October 19, 2009

on youth and youngmanhood

I'm sorry to bump U2 from the top of my webpage, but it had to happen at some point. Huge egos are in no short supply. Don Draper, recently named the most iconic man in America (ahead of Obama!), knows how to where a tie - so well, in fact, that he's always tangled up in an affair of some sort, whether it's a businessman looking for a new image for his company, or a girl who can resist his uber-macho charm. Are we really that shallow? I think so.
Don Draper may be a fictional character on AMC's Mad Men, but he's just as real as any other public personality you can think of. Celebrities are brands, with carefully constructed images, and most of us are just as likely to have a beer with Don Draper as with anybody else on this list. What matters is that Draper's hardass 1960s persona represents something about male identity that is enduringly captivating but has nonetheless vanished. The man that Don Draper is -- value-driven and thoroughly masculine -- is the product of a bygone era; without him, there would be no contemporary figure to represent it. Yet, as removed as his persona may be, it is also contemporary and familiar. He's a postwar archetype, both a brilliant career man and a temptation-swayed philanderer who sincerely wants to be a family man. Like most men, us and our fathers both, Draper is permanently conflicted over how to reconcile his morals and his desires.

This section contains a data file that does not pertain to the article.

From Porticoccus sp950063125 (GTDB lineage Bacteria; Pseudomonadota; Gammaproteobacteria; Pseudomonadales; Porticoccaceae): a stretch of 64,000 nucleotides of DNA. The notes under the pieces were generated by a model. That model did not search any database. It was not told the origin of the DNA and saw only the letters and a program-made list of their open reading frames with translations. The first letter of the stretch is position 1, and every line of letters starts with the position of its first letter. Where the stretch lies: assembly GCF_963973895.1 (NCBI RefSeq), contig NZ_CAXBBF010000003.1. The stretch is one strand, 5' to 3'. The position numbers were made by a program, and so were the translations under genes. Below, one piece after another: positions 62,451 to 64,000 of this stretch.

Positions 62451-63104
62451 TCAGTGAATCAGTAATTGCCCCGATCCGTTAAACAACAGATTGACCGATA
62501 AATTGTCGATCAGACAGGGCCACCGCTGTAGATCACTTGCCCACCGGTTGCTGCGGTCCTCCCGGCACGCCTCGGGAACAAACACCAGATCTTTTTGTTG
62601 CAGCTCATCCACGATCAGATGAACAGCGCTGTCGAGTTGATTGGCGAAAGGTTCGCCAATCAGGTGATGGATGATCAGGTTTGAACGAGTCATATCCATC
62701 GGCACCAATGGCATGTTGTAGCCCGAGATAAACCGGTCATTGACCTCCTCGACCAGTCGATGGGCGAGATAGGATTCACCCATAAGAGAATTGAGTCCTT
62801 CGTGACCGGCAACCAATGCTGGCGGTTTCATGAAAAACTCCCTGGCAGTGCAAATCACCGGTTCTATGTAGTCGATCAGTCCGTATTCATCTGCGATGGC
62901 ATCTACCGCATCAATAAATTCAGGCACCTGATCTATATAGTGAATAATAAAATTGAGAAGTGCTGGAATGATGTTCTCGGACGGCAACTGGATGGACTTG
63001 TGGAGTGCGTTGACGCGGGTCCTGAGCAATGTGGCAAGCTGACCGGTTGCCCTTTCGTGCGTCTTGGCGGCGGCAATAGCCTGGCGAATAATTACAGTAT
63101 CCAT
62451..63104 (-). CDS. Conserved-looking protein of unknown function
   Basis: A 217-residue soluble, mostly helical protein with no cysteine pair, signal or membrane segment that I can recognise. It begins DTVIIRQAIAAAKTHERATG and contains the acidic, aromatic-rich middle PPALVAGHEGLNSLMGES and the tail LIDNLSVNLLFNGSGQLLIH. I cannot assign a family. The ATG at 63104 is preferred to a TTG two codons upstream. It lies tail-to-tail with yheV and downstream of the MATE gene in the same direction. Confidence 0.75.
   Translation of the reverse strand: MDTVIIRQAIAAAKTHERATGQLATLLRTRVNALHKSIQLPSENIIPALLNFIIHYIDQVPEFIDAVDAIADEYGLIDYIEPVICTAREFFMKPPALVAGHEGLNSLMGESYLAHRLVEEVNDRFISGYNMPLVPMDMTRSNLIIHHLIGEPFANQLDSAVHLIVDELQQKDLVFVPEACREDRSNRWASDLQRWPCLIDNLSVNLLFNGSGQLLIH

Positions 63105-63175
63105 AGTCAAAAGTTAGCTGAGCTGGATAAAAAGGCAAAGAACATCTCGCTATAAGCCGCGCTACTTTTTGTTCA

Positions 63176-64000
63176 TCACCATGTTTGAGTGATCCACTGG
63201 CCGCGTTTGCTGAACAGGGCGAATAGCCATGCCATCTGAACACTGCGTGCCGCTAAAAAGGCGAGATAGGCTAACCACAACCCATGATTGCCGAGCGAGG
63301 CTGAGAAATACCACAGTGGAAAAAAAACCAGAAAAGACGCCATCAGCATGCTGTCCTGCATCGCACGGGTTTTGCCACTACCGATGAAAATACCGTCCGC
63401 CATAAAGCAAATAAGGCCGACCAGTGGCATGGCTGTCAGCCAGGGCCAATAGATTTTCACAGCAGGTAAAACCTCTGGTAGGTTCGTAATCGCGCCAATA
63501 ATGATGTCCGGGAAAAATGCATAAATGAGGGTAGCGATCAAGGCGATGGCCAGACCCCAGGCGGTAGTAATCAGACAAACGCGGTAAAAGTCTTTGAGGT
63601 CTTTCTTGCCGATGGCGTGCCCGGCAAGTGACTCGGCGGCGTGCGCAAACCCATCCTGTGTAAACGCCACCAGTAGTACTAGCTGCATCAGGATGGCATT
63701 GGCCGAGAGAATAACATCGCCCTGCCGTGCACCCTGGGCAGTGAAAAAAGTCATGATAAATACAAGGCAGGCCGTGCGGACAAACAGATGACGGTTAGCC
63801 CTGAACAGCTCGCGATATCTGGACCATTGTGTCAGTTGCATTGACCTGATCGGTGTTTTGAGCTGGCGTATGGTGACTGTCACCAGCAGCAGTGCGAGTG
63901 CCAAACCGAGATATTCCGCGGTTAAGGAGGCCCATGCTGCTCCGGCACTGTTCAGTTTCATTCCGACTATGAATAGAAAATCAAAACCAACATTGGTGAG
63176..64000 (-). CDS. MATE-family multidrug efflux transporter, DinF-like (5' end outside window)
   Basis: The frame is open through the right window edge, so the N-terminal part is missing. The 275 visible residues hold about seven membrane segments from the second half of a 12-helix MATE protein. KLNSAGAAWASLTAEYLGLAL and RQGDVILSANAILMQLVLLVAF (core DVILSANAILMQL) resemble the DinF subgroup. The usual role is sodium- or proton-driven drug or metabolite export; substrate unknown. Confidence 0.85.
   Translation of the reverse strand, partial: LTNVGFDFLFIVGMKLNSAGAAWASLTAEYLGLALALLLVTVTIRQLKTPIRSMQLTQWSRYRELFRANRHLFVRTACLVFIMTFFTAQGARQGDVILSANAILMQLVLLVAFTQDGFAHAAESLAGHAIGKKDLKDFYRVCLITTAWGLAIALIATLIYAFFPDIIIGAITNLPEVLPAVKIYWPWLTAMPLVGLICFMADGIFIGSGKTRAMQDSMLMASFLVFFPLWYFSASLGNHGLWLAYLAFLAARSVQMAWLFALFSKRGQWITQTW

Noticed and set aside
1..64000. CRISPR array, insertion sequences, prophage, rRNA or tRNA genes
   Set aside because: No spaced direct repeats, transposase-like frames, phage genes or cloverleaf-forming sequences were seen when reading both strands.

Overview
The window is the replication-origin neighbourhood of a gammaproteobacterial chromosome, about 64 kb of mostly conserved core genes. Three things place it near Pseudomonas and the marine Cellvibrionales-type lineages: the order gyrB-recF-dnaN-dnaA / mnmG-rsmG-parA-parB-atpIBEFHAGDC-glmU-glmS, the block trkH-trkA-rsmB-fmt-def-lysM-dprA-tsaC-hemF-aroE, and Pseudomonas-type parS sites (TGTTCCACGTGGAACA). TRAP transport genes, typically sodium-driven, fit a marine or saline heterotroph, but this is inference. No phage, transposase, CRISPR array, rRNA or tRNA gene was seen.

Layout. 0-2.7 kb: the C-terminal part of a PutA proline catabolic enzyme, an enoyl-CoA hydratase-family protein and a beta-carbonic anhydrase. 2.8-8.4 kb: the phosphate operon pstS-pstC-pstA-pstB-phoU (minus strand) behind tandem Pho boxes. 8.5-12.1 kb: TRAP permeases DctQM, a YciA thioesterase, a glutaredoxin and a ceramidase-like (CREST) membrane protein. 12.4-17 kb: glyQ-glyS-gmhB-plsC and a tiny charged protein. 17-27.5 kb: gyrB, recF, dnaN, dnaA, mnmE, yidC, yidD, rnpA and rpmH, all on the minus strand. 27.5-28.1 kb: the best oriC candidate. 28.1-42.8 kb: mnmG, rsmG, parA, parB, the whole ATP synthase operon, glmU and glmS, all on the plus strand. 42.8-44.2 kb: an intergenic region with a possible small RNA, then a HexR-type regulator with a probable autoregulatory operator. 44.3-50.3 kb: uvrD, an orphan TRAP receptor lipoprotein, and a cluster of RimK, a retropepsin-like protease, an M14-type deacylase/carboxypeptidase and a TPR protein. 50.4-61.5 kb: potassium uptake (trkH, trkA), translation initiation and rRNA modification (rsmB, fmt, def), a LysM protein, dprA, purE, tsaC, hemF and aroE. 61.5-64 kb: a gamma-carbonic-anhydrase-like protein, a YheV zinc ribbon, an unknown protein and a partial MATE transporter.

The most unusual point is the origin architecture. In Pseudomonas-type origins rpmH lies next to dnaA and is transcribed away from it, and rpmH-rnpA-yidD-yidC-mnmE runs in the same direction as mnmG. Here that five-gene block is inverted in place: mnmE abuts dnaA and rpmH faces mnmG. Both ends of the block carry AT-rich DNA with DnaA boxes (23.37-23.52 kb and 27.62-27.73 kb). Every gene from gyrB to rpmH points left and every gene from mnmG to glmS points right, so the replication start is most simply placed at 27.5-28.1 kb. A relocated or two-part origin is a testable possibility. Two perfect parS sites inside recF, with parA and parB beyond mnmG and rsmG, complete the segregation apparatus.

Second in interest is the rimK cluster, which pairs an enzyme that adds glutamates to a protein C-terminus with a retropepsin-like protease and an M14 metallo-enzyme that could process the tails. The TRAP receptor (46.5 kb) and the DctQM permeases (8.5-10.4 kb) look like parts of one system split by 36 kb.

This from a website that asks their male visitors (creepy) to rate male and female celebrities out of a hundred. I remember when jocks used to do that in high school. No wonder us guys identify with Mr. Draper.

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There are three tracks of sublime pop on the new Atlas Sound record (which comes out tomorrow! and is awesome!). "Sheila" is a catchy, guitar driven anthem about love and death, while the album's heady centrepiece, "Quick Canal," features layered vocal stylings by Stereolab’s Laetitia Sadler. Arguably the weakest of these three, the attention-grabbing "Walkabout," voices the mid-midlife crisis for those of us into our twenties: "what did you want to be when you grew up?" Does growing older have to be a disappointment? The movie everyone is talking about right now (and when I say "everyone" I mean hipster twentysomethings and the websites they visit) is Spike Jones' adaptation of Maurice Sendeck's Where the Wild Things Are. I still haven't seen it but from what I've heard its sounds like its going to appeal to those of us who want our childhood back; those of us who still feel like kids that have been prematurely catapulted into an adult culture of glossy disappointments. I can hear Arcade Fire playing, I can see the "wild" celebration ("inside all of us"), and I'll admit that it makes me nostalgic (even though Karen O and the Kids, who provide the film's soundtrack, really piss me off). It's supposed to, isn't it? Nostalgia allows you get away with anything. It's all right there in Mad Men.

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